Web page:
The mechanistic approach of The Theory of Island Biogeography and its current relevance

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Philosophers of science have examined The Theory of Island Biogeography by Robert MacArthur and E. O. Wilson (1967) mainly due to its important contribution to modeling in ecology, but they have not examined it as a representative case of ecological explanation. In this paper, I scrutinize the type of explanation used in this paradigmatic work of ecology. I describe the philosophy of science of MacArthur and Wilson and show that it is mechanistic. Based on this account and in light of contributions to the mechanistic conception of explanation due to Craver (2007), and Bechtel and Richardson (1993), I argue that MacArthur and Wilson use a mechanistic approach to explain the species-area relationship. In light of this examination, I formulate a normative account of mechanistic explanation in ecology. Furthermore, I argue that it offers a basis for methodological unification of ecology and solves a dispute on the nature of ecology. Lastly, I show that proposals for a new paradigm of biogeography appear to maintain the norms of mechanistic explanation implicit in The Theory of Island Biogeography.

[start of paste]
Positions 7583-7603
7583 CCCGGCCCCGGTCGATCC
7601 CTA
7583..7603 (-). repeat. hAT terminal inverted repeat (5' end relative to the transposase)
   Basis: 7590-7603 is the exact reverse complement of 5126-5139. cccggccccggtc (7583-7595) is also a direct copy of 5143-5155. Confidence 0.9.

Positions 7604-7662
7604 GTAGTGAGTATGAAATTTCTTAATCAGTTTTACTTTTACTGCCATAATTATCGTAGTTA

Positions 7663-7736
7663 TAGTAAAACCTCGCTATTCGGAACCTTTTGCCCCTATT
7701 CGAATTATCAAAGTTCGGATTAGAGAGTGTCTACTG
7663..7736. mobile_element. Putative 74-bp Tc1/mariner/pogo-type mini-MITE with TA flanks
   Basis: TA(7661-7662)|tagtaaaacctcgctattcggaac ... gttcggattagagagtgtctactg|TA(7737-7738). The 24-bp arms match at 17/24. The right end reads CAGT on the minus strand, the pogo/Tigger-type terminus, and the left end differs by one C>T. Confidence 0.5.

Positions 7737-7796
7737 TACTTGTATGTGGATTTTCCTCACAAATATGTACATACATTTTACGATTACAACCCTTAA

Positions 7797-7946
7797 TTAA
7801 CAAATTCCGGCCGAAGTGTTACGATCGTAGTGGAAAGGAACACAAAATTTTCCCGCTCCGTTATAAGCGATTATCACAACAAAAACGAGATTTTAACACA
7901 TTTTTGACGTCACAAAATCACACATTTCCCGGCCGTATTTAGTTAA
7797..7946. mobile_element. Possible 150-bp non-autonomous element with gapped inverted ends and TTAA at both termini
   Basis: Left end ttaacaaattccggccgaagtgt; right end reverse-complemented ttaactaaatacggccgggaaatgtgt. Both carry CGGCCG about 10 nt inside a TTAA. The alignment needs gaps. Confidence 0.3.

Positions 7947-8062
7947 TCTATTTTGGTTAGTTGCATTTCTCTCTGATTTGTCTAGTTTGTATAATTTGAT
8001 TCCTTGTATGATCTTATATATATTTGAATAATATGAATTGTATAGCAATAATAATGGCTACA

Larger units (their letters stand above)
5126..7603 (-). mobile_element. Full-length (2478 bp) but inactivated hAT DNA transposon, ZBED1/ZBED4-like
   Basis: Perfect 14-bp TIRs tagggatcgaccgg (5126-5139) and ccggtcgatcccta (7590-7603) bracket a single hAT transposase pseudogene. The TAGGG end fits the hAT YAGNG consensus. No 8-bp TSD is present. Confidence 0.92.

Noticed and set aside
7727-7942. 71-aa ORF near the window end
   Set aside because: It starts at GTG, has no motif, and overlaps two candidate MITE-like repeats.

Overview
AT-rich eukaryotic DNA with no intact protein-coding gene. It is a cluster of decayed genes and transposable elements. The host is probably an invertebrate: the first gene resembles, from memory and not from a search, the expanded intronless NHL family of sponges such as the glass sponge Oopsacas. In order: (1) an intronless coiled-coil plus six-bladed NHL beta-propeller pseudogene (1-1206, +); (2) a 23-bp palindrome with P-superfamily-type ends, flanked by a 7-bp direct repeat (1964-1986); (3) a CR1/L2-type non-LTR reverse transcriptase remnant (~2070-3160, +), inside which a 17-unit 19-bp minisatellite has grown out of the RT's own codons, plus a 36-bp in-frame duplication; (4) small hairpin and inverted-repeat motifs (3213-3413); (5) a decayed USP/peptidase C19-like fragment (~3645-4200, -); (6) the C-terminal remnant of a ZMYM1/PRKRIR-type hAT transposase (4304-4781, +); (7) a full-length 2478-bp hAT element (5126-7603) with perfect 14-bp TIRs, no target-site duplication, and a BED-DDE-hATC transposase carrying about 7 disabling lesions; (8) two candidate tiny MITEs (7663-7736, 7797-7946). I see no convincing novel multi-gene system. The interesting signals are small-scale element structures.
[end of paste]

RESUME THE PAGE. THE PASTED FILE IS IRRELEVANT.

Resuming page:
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Archival date: 2015-11-21
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